I’ve been doing quite a bit of reading lately (a by-product of not being able to work using my own computer) and I’m enjoying the diversity of ideas that are coming through my selections. From the point of view of the stereotypical lawyer or law firm, the most subversive of these books is The Power of Nice, by Linda Kaplan Thaler and Robin Korval. The subtitle is, “How to Conquer the Business World with Kindness.” Makes you feel warm and fuzzy, doesn’t it — or is that the cold grip of skepticism?
The book’s rather unsurprising premise is that business success is facilitated by being nice. (I prefer the word kind to nice — perhaps because nice has become almost a backhanded slur.) The authors are in advertising, creating the campaign for the Aflac duck, among others. They offer 6 Power of Nice Principles:
1. Positive impressions are like seeds. In other words, being nice prompts a variety of untraceable positive effects.
2. You never know. You never know when being nice to a stranger will pay off — such as holding a door for someone as you’re both entering a building, only to discover that the person is your potential client.
3. People change. Be nice to everyone, regardless of social station or power. This principle is commonly known as, the feet you trample today may be the ones you have to kiss tomorrow.
4. Nice must be automatic. The story provided to illustrate this is that of a client who didn’t hire a particular consulting firm because an executive in the firm didn’t help her with her heavy bags when she arrived at the airport. Had nice been automatic for this guy, the authors argue, he wouldn’t have needed to remember to help a client but would have done for her what he would have done for anyone.
5. Negative impressions are like germs. This is the flip side of Principle #2. Nastiness begets nastiness.
6. You will know. Whether you’re nice or nasty, you face yourself in the mirror every morning and every evening. What do you want to see when you look into your own eyes?
So, perhaps none of these principles is rocket science. The remainder of the book provides tips on how to be nice without compromising what’s best for your business, plus “Nice Cubes,” which are small exercises designed to help the reader be nicer. One unintended benefit of reading the book is a reminder of the importance of story to getting a point across. When I sat down to begin writing this post, I had to look up the principles, but I could quote several of the authors’ illustrative anecdotes. Litigators, take note.
After I finished reading (which was only an hour and a half or so after I started, since the book is just over 100 pages), I started thinking about how the principles might apply for lawyers. It’s important to be nice to potential clients, and even more important to be nice to current and former clients, but that’s pretty much a no-brainer, right? (But what does nice entail here? Your answer is part of your “brand” as a lawyer. It’s worth some thought.)
What about being nice to opposing counsel? I hold that a lawyer may be nice/kind/amiable with opposing counsel without weakening his position. And fortunately, many lawyers have that skill. It’s the lawyers who don’t have it who make practice unpleasant. What would your interactions with opposing counsel look like if you were being nice without being weak?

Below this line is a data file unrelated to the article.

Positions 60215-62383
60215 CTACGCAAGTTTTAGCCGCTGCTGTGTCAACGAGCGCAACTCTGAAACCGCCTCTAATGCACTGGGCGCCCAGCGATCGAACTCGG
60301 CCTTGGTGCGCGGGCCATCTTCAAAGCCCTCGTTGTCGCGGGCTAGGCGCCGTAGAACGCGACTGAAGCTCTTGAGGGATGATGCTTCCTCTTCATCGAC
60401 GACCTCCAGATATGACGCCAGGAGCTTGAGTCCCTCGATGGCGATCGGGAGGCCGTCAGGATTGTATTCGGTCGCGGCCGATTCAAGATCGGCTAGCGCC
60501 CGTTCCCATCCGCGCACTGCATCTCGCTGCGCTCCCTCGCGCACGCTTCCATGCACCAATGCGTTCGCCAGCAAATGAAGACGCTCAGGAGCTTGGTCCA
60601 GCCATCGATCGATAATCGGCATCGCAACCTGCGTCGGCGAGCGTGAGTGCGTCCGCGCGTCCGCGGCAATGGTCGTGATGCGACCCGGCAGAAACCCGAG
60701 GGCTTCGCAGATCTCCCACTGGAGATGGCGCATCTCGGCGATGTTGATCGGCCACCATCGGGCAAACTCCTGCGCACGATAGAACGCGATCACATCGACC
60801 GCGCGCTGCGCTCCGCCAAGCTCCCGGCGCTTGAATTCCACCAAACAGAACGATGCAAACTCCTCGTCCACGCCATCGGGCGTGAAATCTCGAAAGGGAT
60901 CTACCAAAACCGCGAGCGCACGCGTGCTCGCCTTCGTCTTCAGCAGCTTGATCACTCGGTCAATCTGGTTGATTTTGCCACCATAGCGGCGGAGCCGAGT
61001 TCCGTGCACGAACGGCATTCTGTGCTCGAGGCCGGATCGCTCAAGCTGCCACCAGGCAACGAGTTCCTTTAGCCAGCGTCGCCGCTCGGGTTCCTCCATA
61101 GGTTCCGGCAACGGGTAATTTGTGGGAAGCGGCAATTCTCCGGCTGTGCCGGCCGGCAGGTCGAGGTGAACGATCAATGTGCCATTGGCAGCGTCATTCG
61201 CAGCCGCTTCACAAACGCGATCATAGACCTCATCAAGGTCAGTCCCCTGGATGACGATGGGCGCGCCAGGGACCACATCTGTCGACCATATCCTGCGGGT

Perhaps the most overlooked place for niceness is in interactions with our familiars: colleagues, staff, and even our own families. We justify being sharp and even rude because we’re pressured or stressed. (And I promise, I’m saying “we” because I do it too!) Some consultants and lawyers advise the use of an advance blanket apology (“when I’m rude later on this week, please know that I’m just stressed”), but I would suggest that’s a cop-out. Working relationships are improved by limiting the rudeness and by genuine, specific apology when necessary. Failure to take either of those steps damages working relationships. Being nice (which can be anything from saying “thank you” for a job well done to bringing in bagels for the team on occasion) builds relationships. It isn’t a panacea, but it helps.
And finally, I suggest that nice matters especially to job applicants. I’ve been rejected by a huge number of potential employers, and some of them stick out in my mind. I can almost list the law firms that didn’t even acknowledged my submission; I can definitely list the would’ve-been employers who were particularly kind in their response. And when I crossed paths with the hiring lawyer who wrote a rather nasty rejection letter, it was a real challenge to put aside that memory and to interact with her from a clean slate. She has a reputation as a good lawyer, but I have never and would never refer a case to her because I don’t trust that she would treat the client any better than she treated me.
It’s probably worth it to read The Power of Nice; it’s absolutely worth some reflection for each of us to consider how we might be nicer. I suspect that members of The Secret Society of Happy Lawyers harness the power of nice on a regular basis. How about you?